Periodically spoons were created for a specific cause or event. When I first purchased this spoon I suspected that this was the case, but once I had done the research, I found that there was significantly deeper meaning to this spoon.
In brief, Victor (Viktor) Schauberger was an eccentric genious engineer and philospher in Austria during the 1920 - 1930 period. Based upon his observations of water and animals combined with his philosophical bent he became one of the very first "Greens" (environmentalists) in Central Europe. One of his major treatises included the concept of saving the Rhine and Danube rivers from environmental abuse and to produce a better usage of their water. This spoon was related to his efforts.
This art deco style spoon features an imperial eagle chased into the finial. The handle is marked "Frei Der Rhein" (Save the Rhine) with the date of July 1, 1930. This 5" spoon has German silver marks. Note there is a steep bend in the handle just before the bowl begins so that the spoon could be used as a scoop.
Dick Philips has written me with another explanation:
my understanding is that the last of the "foreign" occupying forces (I think French) withdrew from the Rhine in June 1930, and from 1 July 1930 - the date on the spoon - the Rhine was to German eyes "free". They had been chafing very much from the repercussions of being on the losing side in WW1, and this was a final indignity being removed. The style of the spoon is very modernistic, and I wonder if there is a Bauhaus influence there.
Herr Schauberger was a prolific writer , thinker and noted personality in his day . There are a number of web sites which contain extensive naratives of his philosophies, inventions, and details of his life before, during and after World War ll.
Normally I just provide a synopsis of the research information which I find. However, in this case the amount of information is so extensive and detailed, and some of the details were troubling to me, so I have quoted extensively and provided a link for those desiring more information (see below).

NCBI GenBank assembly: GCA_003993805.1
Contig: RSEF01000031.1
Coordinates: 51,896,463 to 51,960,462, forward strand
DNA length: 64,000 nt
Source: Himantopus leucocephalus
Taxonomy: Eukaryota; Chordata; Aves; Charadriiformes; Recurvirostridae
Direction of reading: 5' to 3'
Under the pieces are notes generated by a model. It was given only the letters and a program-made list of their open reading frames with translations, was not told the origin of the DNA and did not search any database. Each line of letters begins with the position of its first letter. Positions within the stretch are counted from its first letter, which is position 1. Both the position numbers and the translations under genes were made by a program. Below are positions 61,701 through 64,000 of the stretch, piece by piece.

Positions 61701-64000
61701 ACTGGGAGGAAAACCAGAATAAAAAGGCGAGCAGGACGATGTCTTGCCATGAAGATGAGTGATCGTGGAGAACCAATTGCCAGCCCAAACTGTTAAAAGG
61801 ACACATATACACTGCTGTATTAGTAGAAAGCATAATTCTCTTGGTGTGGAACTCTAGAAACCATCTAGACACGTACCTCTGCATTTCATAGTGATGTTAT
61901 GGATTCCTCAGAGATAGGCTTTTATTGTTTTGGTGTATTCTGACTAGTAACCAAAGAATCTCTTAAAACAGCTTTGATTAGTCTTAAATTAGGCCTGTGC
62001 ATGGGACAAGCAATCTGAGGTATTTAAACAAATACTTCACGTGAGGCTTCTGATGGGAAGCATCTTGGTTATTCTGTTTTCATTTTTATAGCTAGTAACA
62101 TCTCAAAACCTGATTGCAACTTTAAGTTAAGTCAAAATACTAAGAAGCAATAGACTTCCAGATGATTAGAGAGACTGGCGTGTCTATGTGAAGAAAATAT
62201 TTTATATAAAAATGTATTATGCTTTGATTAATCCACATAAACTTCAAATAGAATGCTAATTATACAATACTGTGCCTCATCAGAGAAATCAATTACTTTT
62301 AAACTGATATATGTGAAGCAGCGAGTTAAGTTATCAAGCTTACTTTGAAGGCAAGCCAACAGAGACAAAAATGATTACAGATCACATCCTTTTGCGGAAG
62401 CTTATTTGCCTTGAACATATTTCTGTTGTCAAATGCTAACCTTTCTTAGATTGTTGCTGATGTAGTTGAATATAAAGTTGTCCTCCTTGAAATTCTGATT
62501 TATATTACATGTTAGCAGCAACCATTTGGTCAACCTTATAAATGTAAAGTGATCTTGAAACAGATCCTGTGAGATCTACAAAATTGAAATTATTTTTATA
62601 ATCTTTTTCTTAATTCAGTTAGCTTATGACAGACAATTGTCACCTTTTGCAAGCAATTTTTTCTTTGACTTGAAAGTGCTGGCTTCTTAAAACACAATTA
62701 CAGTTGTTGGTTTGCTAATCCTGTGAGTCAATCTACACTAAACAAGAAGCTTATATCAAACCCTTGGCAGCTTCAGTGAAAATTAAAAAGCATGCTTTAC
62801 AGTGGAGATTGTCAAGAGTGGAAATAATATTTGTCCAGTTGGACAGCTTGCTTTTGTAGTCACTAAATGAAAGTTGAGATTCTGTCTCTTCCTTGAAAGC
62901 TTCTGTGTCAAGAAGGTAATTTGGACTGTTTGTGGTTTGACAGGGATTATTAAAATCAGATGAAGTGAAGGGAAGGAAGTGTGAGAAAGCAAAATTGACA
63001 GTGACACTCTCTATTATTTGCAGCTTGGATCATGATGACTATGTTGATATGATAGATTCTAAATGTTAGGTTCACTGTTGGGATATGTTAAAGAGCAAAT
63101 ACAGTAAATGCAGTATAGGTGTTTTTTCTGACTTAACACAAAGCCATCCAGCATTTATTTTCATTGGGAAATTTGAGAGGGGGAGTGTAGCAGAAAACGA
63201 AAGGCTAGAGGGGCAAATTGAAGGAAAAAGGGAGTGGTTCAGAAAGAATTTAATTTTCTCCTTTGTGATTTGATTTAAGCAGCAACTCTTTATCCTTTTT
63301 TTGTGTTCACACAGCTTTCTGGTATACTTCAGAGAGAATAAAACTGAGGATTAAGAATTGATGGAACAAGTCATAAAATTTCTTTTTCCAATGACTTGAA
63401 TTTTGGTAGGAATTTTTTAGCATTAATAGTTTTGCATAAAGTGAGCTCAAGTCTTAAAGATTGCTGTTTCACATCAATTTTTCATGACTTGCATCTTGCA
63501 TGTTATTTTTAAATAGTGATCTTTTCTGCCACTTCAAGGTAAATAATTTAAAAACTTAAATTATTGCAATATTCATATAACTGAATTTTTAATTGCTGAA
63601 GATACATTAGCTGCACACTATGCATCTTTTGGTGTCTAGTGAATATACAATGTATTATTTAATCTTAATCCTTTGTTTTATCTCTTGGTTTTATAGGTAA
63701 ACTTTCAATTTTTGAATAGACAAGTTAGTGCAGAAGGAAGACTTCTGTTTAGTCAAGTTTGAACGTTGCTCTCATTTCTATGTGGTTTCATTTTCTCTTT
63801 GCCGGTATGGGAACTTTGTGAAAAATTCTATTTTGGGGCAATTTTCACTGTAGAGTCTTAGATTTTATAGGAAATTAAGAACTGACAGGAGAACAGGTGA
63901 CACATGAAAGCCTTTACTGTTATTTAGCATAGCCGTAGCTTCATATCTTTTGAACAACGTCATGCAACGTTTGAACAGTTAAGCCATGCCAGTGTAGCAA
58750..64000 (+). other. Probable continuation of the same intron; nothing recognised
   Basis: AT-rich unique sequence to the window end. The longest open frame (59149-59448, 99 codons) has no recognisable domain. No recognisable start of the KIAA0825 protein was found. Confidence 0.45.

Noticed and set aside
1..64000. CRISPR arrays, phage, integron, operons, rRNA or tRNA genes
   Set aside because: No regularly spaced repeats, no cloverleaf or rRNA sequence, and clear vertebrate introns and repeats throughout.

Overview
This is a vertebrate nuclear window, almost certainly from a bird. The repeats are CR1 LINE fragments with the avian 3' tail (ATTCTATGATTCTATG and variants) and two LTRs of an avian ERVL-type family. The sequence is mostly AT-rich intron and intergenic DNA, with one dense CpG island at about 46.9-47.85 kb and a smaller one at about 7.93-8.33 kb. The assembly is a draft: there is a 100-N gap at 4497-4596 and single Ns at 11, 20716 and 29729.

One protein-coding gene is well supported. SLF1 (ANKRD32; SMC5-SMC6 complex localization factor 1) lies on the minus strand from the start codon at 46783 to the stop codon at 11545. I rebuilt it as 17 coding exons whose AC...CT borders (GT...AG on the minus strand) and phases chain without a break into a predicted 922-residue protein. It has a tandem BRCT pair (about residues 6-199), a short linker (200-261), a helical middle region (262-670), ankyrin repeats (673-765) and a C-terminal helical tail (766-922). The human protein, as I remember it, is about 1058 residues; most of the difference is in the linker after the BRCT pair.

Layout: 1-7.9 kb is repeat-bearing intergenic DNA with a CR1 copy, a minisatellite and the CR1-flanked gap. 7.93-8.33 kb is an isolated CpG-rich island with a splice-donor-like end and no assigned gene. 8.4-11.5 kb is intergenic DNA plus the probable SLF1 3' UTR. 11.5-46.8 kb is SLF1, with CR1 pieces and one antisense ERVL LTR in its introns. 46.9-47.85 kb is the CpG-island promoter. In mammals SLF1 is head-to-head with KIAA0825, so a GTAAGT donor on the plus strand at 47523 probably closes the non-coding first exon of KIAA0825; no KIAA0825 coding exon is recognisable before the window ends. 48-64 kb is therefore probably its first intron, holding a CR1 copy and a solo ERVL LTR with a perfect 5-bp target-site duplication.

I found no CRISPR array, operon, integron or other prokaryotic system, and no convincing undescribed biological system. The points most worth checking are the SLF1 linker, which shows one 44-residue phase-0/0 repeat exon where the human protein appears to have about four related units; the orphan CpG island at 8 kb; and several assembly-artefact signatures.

He philosophized about what he observed in nature.
"How was it (trout) able to flee upstream like a streak of greased lightning in mockery of all the laws of gravity? How was it possible for this fish to stand so motionlessly, only steering itself with slight movements of its tail-fins, in this wildly torrential flow, which made my staff shake so much that I could hardly hang onto it?
"What forces enabled the trout to overcome its own body-weight so effortlessly and quickly and at the same time overcome the specific weight of the heavy water flowing against it? Why didn't the water freeze even during periods of severe frost with temperatures below -30°C?"
"He claimed, and rightly so, that by and large we human beings are extremely superficial, looking for and only seeing direct relations between cause and effect, whereas Nature always moves indirectly. But worse than this, in our ignorance of the unseen dynamic behind the seen manifestation, we mistake the effect for the cause, greatly compounding this error by failing to see that an effect becomes the cause for a further effect in an endless chain of causes and effects."
"Our thinking is inconsistent with what we actually see. The eye is a perfect, natural organ. The seen image is a reaction phenomenon. Using an artificial optical apparatus the same effect, for example, can only be obtained by a roundabout way, by means of a negative. The eye, on the other hand, immediately presents us with the diapositive, namely the true image."
"Our sight constitutes an unconscious, automatic transformation process, through which the negative image -- like a photographic negative -- i.e. the effect, is transformed into a positive one, like a diapositive colour slide. Our thinking, however, is really a purely individual, conscious process and therefore learnable. If our thinking is to attain the same perfection as our seeing, then we must change our way of thinking and learn to see reality, not as an action, but as a reaction. Perfect thought lies in the apprehension of the correct reaction, for before the eye can show us the positive, it must first transform the negative and in a certain manner must break up what it records. What we see therefore, is the turning inside out of what we receive. What our mind grasps in this way must be re-formed and re-thought if we wish to attain what we strive for."
"Always a thorn in the side of scientific and government institutions, Viktor's long battle to save both the Rhine and the Danube from total ruin was ultimately lost through their rejection of his practical suggestions. In early 1932 he wrote a paper about the rehabilitation of the Danube detailing the measures that needed to be taken in order to reinstate it as the magnificent river it had been in days of yore. This paper was included as a separate chapter in "The Danube", a study undertaken by the International Danube Commission and consisting of submissions from the Danube's various contiguous countries."